Many parents are opting to stay at home while the kids are growing up. Some are supplementing their family’s income by working from home, often launching a new business enterprise there. Here’s a quick stay-at-home guide for starting your own small business.
- Decide on Your Business Structure
Most in-home businesses begin as sole proprietorships. This simply means that you are a self-employed individual who reports income on your personal income tax forms. You might, though, consider structuring your business as a Limited Liability Company (LLC) or even as a corporation. Both LLCs and corporations allow you to separate your personal assets from your business assets, protecting your home and other personal belongings, in case you experience any business liability.
- Make Room for Your Office
For moms or dads working at home, it’s important to have an office or work space dedicated to your business. In fact, if you want to claim a home office deduction on your taxes, the IRS requires that the space be used exclusively for that purpose. (Home day cares are exempt from this requirement.) On the other hand, your home office doesn’t have to be a separate room. It can be a corner of a room or divided off with a partition.
- Open a Bank Account
Financial advisers will tell you generally that it’s best to have a separate bank account for your business. That way, you have a better idea of your cash flow and where your business finances stand at any particular moment. A business credit card can also be a good way to track and report business expenses.
- Write a Business Plan
It’s always good to know where you want to go and how you’re going to get there. Even a simple business plan that includes what you want to offer, how much you want to make, how many hours a week you want to work, and steps you need to take to accomplish your goal can help you focus on becoming successful.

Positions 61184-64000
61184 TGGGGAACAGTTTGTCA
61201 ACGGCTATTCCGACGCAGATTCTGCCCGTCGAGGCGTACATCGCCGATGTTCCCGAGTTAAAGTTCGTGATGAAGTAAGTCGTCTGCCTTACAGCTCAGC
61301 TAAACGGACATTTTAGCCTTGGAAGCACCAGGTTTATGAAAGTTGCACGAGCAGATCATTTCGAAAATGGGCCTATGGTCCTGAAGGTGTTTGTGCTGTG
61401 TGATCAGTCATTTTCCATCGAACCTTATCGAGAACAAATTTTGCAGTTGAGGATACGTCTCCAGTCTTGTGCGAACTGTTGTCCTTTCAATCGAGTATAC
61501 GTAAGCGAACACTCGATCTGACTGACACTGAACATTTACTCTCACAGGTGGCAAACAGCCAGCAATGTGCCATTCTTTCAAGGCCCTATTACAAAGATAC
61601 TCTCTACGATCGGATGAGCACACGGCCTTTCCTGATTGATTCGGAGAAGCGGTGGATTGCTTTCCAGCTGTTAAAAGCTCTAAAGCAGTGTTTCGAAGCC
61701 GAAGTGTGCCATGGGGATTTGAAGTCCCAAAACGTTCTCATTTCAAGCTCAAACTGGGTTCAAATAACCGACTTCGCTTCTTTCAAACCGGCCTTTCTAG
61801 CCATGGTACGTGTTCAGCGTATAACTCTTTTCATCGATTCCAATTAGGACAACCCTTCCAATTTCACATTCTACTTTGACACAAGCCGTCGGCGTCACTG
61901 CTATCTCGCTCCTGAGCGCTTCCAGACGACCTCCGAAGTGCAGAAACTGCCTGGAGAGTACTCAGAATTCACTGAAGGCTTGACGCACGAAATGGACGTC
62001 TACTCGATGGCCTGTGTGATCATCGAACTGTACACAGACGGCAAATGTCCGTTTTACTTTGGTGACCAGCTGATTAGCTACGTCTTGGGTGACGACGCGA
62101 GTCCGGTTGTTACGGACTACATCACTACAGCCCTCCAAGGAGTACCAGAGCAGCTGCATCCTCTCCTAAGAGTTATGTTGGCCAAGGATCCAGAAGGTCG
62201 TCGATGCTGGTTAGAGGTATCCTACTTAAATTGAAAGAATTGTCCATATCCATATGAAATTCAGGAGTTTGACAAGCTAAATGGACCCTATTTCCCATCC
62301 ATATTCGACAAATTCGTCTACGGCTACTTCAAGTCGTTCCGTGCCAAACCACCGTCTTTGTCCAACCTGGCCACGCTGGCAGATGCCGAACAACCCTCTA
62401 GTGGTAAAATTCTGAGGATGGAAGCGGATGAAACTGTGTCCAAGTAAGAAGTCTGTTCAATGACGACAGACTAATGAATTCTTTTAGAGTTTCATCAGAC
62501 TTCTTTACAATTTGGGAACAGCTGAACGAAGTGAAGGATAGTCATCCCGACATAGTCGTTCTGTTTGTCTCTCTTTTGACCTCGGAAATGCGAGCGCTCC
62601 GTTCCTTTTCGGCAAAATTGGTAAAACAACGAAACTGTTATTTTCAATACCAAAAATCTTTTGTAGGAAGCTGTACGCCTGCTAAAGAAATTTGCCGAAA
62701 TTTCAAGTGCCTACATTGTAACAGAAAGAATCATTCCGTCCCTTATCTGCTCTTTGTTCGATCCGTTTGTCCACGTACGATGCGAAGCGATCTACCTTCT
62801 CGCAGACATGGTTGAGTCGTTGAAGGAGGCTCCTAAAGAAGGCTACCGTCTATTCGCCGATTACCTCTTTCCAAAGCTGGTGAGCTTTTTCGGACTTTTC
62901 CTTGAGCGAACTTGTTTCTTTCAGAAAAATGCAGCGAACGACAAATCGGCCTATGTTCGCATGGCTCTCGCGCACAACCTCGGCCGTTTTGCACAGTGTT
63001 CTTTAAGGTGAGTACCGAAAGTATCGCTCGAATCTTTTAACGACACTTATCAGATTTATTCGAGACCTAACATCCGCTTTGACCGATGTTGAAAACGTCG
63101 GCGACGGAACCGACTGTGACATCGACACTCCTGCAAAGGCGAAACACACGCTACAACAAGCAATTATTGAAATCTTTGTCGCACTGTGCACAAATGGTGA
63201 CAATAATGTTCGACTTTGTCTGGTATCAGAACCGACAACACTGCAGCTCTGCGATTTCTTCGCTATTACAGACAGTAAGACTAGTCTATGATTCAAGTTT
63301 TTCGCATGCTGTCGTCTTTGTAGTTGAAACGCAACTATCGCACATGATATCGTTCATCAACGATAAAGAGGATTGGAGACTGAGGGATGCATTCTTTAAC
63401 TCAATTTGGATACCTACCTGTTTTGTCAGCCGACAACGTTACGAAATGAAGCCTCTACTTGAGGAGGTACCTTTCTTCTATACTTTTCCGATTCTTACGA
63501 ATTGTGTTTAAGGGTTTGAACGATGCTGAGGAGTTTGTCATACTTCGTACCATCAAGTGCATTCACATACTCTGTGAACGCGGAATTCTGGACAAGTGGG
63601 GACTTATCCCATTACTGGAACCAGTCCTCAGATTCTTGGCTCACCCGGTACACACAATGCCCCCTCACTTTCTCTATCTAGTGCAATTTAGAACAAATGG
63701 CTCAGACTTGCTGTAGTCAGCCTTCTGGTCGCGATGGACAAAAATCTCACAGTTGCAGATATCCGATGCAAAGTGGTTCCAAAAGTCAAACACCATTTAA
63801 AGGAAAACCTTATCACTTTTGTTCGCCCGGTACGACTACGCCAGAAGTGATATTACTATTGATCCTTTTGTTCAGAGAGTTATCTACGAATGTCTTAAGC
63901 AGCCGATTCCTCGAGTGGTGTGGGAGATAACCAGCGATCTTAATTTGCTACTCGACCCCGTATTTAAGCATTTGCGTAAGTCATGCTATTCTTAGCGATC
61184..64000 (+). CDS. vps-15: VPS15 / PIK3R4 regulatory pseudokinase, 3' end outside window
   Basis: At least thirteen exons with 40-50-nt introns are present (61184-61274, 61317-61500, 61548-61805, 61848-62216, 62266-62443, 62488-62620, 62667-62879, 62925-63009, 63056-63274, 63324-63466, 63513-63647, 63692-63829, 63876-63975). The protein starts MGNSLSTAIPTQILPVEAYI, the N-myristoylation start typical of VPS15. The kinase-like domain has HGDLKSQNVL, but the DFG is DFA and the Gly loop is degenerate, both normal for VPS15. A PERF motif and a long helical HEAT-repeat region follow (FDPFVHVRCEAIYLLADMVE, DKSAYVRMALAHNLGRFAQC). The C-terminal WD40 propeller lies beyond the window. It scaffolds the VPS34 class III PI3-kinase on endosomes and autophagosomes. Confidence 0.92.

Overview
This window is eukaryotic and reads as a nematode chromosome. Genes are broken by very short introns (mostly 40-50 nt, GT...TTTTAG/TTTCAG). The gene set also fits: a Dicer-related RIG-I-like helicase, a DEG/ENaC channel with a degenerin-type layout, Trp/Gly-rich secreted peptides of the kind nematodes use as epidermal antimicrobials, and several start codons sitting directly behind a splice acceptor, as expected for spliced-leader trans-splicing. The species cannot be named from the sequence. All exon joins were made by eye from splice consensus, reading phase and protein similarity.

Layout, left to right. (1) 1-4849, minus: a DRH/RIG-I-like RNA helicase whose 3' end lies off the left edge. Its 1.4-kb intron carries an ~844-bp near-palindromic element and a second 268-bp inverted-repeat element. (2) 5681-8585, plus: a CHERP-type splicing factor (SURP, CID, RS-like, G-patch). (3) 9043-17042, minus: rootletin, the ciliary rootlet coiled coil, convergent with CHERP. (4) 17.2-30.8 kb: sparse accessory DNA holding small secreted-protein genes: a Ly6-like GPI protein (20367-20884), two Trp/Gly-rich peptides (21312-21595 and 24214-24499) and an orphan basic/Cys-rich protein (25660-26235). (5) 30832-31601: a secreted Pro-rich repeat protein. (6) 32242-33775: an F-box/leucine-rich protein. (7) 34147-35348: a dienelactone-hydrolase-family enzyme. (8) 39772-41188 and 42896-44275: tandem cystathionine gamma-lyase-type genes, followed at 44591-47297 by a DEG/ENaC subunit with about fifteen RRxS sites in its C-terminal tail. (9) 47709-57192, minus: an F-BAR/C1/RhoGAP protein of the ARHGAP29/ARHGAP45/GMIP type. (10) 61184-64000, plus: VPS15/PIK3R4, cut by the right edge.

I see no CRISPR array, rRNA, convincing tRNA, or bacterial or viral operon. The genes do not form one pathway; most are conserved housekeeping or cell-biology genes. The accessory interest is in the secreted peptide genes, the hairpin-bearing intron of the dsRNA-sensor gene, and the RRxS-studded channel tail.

- Set Up Your Bookkeeping
Depending on the kind of business you have, you will no doubt need some sort of bookkeeping system to track your income and expenses. It may be as simple as a paper ledger or a computer spreadsheet. Or you might take advantage of any number of bookkeeping software options. If you just don’t have time for bookkeeping, consider hiring a professional bookkeeper to do the job.
- Begin Marketing
Whatever product or service you offer, you’ll need to market it. Word of mouth is typically the most effective way to turn prospects into customers or clients. But you may need to research other ways to sell your products or services. An attractive website and posting to social media are often good first steps for fledgling enterprises.
- Register with Taxing Authorities
Many states and localities require that you register your business, even if you’re a sole proprietor. There’s usually a fee for registering. Local taxing authorities also like to collect taxes from you for the privilege of doing business. Check with the regulations in your state, county, city, or town to see whether you need to register, what taxes you need to pay, and when you need to pay them.
- Consult with an Accountant
Business taxes can be complex and confusing. Consider consulting with an accountant, who can explain your taxes and how you can get the tax deductions you deserve. A good accountant can also help you with strategic planning to build financial strength in your business.